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How to Use Chive Blossoms In the Kitchen + Make Chive Blossom Vinegar

There's a 100 year old farm just down the road from us that grows all of their crops organically. Every few days, they stock the little barn-side shop on their property with fresh produce, herbs, and baked goods. Locals can stop by just about any time of day to shop, leave their money in the cash box, and head home with truly fresh-from-the-farm food. I love it! One of the things that has been included in the selection at the barn these past couple of weeks is Chive blossoms. They're such delightful blooms to use in the kitchen, so I brought a batch home to enjoy.

The blossoms smell just like Chives and have a bright, mild, onion-like flavor, so I like to use them to accent flavors in savory dishes. One of the ways I like to use them is in a vinegar infusion; the result is always so beautiful - the vinegar turns bright pink within a day or two!

Infusing the blooms in vinegar is fairly simple. Place them in a mason jar and pour fresh vinegar over them until they're covered. Cap the jar, give it a good shake, and set it out on the counter so you'll remember to shake it each day while it infuses. It'll be ready in a few weeks (2 to 6, depending on how strong you want the flavor to be - taste it occasionally to gauge the strength) and then you can strain out the blossoms and store the vinegar in a fresh jar in the pantry or fridge.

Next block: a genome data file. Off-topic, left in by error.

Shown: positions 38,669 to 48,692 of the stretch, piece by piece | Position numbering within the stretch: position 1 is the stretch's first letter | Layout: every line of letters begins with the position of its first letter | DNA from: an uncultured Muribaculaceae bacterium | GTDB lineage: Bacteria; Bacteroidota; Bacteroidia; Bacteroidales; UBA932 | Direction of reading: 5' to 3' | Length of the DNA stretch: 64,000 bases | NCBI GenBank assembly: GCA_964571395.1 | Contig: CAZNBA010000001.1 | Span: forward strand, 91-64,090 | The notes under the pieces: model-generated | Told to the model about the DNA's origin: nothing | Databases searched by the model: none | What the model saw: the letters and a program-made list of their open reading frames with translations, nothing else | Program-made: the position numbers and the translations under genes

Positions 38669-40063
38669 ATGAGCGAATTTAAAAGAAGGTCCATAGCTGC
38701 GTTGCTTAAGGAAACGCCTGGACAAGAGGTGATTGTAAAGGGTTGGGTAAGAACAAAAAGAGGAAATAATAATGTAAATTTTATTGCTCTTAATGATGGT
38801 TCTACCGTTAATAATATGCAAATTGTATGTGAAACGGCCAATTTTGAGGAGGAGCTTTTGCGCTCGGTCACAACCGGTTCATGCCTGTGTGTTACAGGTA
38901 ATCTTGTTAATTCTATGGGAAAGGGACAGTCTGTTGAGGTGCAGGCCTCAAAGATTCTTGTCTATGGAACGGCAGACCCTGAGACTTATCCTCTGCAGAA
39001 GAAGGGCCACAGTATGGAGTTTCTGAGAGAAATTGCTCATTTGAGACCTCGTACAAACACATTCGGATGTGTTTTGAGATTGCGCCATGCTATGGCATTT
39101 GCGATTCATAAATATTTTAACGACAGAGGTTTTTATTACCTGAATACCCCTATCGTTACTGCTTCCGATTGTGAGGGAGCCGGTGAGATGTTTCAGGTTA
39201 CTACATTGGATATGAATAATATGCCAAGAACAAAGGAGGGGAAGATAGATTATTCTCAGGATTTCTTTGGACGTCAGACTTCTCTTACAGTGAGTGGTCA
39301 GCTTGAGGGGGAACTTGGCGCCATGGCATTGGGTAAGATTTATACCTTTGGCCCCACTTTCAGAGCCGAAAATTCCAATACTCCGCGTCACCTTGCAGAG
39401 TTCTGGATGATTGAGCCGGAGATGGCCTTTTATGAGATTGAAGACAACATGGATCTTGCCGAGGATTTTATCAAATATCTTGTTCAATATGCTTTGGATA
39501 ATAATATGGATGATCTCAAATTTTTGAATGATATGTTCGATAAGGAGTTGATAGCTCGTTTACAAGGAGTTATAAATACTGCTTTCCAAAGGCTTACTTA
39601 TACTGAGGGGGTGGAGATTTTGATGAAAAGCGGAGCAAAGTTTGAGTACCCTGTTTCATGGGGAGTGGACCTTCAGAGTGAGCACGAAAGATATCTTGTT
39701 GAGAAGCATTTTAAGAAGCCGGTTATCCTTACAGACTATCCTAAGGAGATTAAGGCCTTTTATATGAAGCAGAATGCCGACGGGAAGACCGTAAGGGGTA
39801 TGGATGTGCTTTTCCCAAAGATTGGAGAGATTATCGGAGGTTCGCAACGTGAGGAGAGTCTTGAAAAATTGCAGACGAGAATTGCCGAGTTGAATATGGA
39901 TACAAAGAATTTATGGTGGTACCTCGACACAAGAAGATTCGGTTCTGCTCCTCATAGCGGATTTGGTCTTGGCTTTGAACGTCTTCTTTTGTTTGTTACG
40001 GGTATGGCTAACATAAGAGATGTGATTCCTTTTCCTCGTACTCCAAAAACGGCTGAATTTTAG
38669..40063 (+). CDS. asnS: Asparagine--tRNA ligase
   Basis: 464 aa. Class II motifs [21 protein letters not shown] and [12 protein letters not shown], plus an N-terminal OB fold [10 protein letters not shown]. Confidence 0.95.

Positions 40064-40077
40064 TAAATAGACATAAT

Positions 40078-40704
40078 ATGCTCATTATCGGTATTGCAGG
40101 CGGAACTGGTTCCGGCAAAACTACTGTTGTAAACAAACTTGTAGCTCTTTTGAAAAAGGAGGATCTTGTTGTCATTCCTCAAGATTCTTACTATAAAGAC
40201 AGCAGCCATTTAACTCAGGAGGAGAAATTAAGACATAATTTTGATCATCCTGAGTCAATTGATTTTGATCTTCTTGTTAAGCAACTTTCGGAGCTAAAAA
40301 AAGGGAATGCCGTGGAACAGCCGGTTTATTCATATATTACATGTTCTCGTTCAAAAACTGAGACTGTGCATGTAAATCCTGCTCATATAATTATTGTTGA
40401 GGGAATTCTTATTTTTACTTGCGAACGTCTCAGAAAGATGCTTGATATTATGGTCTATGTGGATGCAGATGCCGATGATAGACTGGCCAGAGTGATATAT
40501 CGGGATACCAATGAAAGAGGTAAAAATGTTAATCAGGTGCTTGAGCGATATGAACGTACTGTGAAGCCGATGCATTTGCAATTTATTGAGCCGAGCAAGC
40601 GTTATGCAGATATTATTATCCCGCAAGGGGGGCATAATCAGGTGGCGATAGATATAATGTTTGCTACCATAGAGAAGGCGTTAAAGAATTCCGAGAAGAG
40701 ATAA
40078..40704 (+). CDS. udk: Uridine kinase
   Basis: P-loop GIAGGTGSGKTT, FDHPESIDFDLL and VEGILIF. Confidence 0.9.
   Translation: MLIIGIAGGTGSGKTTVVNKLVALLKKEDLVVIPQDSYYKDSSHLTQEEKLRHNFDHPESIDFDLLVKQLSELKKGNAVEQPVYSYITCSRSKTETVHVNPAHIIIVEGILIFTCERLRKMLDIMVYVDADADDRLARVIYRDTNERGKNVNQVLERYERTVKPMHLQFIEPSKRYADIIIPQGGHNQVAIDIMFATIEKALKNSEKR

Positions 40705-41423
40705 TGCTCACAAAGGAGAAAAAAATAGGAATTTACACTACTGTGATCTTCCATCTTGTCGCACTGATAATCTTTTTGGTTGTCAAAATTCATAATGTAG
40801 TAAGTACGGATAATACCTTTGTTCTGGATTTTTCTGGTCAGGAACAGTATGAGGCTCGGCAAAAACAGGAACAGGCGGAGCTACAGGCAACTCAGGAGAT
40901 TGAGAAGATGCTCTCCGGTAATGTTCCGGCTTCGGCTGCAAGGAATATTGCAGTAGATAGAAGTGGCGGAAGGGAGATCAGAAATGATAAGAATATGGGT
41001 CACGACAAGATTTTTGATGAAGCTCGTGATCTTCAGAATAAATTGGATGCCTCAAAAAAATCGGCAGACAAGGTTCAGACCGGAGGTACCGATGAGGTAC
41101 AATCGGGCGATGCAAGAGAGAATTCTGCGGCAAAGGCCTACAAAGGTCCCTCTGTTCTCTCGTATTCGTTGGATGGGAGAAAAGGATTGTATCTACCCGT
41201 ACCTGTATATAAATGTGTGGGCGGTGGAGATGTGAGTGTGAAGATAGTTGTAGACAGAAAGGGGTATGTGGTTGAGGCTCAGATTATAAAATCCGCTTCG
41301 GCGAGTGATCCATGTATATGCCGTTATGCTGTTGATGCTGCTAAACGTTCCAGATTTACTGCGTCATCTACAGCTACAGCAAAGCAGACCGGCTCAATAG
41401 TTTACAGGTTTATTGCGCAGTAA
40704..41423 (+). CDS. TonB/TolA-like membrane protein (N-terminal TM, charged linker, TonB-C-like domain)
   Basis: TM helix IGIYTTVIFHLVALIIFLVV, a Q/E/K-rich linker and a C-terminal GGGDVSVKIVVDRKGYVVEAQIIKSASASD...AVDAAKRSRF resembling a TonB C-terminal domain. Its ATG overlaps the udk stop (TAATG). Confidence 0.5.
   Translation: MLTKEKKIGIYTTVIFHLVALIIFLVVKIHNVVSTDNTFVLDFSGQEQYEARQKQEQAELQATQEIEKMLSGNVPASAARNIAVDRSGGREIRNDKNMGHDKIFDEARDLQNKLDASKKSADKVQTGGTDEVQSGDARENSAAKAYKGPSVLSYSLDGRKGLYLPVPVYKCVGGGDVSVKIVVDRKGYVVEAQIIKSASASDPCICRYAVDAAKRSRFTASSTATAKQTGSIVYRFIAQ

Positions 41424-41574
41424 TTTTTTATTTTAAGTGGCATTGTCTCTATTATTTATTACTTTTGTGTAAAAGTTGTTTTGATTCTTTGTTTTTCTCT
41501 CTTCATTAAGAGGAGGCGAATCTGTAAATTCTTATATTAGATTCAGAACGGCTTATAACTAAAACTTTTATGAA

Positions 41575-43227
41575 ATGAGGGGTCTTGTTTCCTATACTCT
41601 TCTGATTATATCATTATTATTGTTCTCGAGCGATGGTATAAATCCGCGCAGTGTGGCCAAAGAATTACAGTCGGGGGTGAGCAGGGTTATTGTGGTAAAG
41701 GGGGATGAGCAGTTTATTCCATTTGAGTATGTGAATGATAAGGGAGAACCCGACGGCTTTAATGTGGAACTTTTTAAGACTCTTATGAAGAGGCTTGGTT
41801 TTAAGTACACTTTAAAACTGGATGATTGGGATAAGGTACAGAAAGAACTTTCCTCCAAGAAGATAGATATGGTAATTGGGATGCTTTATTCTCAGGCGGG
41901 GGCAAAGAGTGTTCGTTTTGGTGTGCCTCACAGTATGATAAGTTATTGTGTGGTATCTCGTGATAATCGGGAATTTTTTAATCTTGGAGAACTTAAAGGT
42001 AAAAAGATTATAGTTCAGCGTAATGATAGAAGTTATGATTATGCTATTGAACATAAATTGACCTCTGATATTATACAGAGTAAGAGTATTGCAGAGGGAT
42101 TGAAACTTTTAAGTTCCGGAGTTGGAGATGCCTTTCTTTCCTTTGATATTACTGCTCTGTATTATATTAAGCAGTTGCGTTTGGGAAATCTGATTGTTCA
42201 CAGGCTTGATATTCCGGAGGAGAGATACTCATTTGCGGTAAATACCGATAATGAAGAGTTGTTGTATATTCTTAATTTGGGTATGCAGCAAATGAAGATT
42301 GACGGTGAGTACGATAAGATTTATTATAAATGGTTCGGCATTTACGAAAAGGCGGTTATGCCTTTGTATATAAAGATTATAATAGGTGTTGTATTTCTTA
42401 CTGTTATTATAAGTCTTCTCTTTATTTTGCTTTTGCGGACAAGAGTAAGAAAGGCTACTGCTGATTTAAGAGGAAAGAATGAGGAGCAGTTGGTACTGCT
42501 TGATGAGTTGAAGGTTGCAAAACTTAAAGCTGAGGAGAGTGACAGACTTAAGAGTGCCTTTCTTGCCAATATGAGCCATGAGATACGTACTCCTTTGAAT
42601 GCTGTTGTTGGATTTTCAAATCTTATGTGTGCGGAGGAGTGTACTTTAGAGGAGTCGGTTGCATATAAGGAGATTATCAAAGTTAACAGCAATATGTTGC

Chive blossom infused vinegar can be used to make vinaigrette salad dressings, to flavor meat dishes like chicken or fish, and can be added to soups, eggs, or grilled dishes to add a delicious, bright flavor to the overall plate.

Chives blossoms can also be chopped and added to herbal butters or soft cheeses (including cream cheese). Using them this way can add another layer of flavor to garlic breads, biscuits, breadsticks, potatoes, crackers, or pizza crusts. The stalks can be used in the same way and can also be hung to dry or wrapped fresh around bundles of veggies, like asparagus. Tie one around a bundle of fresh basil and set it in a mason jar with water as a pretty decorative piece for your table.

Chives are a member of the onion (Allium) genus, and are closely related to garlic, onions, and leeks. They have a bright, fresh, mild onion-like flavor and can be grown as a hardy perennial herb in growing zones as low as zone 3. Chives grow happily in almost any soil type, but seem to thrive best in rich, fluffy soil that is well draining and kept moist; they don't like to dry out.

Chives aren't really used medicinally by herbalists, but they are used as a delicious culinary herb. They combine especially well with other aromatic herbs used for flavoring savory dishes. Add them at the last moment when cooking to keep their flavor bright and fresh. The bulbs can be pickled for use in the off-season as well.

Are the Chives blooming where you are? Let me know in the comments below. =)

Much love,